kdpihf

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Black Lode, Black Chang and Planter all have as their great grandsires sons of Prince Paul of Barnoldby. According to the AA website the inbreeding coefficient for Black Chang is 20.56%, Jotham Eric 17.38%, Planter 13.38% and Black Lode 13%. Don't forget those are average numbers and the real numbers can vary widely, and can certainly be affected by selection based on phenotype.

As noted before just had a heifer hit the ground last week out of paternal half sibs (both sired by Alexegi of Craigie). Another heifer on the ground a few weeks ago out of the same Alexegi sired bull and an Alezus sired cow, Alezus was the sire of Alexegi so also a close mating. And the cows are also linebred on the bottom side to the same or similar genetics.

Good genetics should be linebred if you are producing breeding stock. If you are selling by the pound then outcross away. If you want to maximize your individual animal's performance heterosis is your friend, if you want to deliver predictability with maximum performance to your customers then linebreed.

Candolier Forever 376 was a sire daughter mating 7501542, EXT had Emulation 31 up close 2x, plenty of other examples around.

edit to add maybe one of the best examples other than the Craigie line is Tim Ohlde and his use of F0203
 

libertygarden

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I don't want to hi-jack this thread but since it has been inactive for almost a year and my question is related, I figured to post it here instead of opening a new thread.

So, is breeding a heifer back to its grandpa a big deal?

Conditions:
Grandpa Bull had Bull calf that bread with a cow from a different herd and had a heifer that bread back to Grandpa Bull. What degree of inbreeding is this and is it a big deal?

By my math we're talking of 1/4 inline breeding?

Thank you.
 

FungusProudKY31

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No. Not a big deal. I did not look it up but more like 12.5% IBC between the stated parents.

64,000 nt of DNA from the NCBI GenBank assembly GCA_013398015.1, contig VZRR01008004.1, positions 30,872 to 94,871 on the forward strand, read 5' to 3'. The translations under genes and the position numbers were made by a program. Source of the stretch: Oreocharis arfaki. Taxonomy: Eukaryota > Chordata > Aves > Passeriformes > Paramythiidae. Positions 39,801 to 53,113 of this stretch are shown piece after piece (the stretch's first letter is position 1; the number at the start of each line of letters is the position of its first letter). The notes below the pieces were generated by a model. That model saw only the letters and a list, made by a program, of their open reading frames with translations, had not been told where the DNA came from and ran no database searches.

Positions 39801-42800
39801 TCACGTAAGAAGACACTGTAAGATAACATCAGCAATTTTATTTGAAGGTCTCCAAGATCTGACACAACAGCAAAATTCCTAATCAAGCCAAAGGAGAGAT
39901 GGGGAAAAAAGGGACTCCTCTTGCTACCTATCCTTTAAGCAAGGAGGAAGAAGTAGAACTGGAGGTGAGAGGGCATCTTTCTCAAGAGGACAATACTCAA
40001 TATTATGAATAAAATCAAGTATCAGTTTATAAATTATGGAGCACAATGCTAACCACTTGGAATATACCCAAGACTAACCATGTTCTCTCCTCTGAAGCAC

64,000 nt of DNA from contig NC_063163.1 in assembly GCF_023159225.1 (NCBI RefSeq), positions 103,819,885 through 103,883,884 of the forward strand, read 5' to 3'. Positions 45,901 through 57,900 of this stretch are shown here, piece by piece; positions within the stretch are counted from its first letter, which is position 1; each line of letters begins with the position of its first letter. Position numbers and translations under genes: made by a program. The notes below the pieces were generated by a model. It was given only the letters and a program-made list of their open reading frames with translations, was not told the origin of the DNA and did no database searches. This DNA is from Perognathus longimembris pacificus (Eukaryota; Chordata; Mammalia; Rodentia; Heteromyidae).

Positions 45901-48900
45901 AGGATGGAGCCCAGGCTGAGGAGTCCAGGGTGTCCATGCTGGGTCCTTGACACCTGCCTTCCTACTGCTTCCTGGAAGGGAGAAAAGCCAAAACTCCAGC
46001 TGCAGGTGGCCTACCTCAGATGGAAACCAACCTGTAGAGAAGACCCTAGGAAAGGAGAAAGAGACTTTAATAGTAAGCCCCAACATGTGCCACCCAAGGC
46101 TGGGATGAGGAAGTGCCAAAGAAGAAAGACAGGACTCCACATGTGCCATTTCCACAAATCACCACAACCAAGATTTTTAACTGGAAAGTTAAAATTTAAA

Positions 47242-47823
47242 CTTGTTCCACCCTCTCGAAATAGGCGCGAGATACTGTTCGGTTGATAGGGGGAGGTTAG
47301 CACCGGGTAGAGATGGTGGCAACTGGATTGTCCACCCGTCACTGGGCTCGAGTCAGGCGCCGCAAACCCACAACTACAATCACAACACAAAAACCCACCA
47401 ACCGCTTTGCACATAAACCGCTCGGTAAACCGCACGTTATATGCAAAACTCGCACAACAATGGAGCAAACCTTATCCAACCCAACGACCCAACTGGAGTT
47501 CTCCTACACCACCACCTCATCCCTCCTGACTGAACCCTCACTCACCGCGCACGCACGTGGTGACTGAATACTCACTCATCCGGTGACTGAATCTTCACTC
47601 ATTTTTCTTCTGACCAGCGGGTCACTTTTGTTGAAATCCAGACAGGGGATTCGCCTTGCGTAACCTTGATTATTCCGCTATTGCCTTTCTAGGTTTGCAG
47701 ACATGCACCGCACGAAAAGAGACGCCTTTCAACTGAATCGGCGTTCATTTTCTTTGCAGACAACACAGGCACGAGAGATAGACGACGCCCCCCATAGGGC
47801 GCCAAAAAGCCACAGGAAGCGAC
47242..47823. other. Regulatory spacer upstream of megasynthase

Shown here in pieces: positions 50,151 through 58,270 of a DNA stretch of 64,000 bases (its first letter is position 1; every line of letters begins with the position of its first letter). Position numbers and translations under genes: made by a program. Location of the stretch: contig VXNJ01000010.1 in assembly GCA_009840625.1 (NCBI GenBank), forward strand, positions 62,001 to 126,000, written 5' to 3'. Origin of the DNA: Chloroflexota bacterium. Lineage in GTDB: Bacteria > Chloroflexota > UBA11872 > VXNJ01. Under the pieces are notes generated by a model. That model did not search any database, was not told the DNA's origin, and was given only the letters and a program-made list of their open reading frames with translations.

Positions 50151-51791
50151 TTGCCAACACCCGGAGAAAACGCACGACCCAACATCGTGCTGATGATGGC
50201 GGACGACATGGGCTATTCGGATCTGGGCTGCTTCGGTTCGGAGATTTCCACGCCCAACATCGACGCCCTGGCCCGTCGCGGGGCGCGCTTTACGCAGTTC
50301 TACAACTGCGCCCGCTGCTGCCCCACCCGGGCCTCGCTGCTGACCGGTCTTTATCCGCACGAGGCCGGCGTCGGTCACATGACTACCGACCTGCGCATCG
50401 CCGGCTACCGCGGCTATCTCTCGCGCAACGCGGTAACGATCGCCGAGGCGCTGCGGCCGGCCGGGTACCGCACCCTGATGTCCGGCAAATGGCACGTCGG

76 Bar

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The old adages about inbreeding/line breeding come to mind including if you can't stand the heat stay out of the kitchen.
 

BFE

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Bought a small herd last year that had a couple heifers who were bred back to their sire (Dream On son). both had nice bull calves. Same this year. If it ain't broke don't fix it!
 

Banjo

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As far as spreading genetics or desired characteristics.....what about keeping 2 or 3 your best bull calves from your best cows and breeding the herd with them. Say with 3 bulls you would be spreading the qualities of your 3 best cows to the next calf crop and then selecting replacement heifers from that group. And if you kept any heifers along with the bulls they would be breeding their half sisters and a 1 in 3 chance of breeding their mother. If you kept the bulls a 2nd year along with more heifers then they would be breeding their daughters along with half sisters or just sell the bulls and keep new bull calves every year and you would only have the first scenerio.....what think?
 

Nick Wagner

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As far as spreading genetics or desired characteristics.....what about keeping 2 or 3 your best bull calves from your best cows and breeding the herd with them. Say with 3 bulls you would be spreading the qualities of your 3 best cows to the next calf crop and then selecting replacement heifers from that group. And if you kept any heifers along with the bulls they would be breeding their half sisters and a 1 in 3 chance of breeding their mother. If you kept the bulls a 2nd year along with more heifers then they would be breeding their daughters along with half sisters or just sell the bulls and keep new bull calves every year and you would only have the first scenerio.....what think?
The nut that runs his cows on my place has been doing that for about eight years now, keeping a couple of his own bull calves to use every year. If you have any hidden genetic flaws or defects, they will emerge, but the calves here hit the ground running and grow like weeds. Biggest problem I’ve seen was a cow had a huge 140 lb calf that was dead by the time we got it pulled out, her son was one of the bulls who had been used the previous year so both went to town. I got tired of importing problems, and the calves seem to get better every year.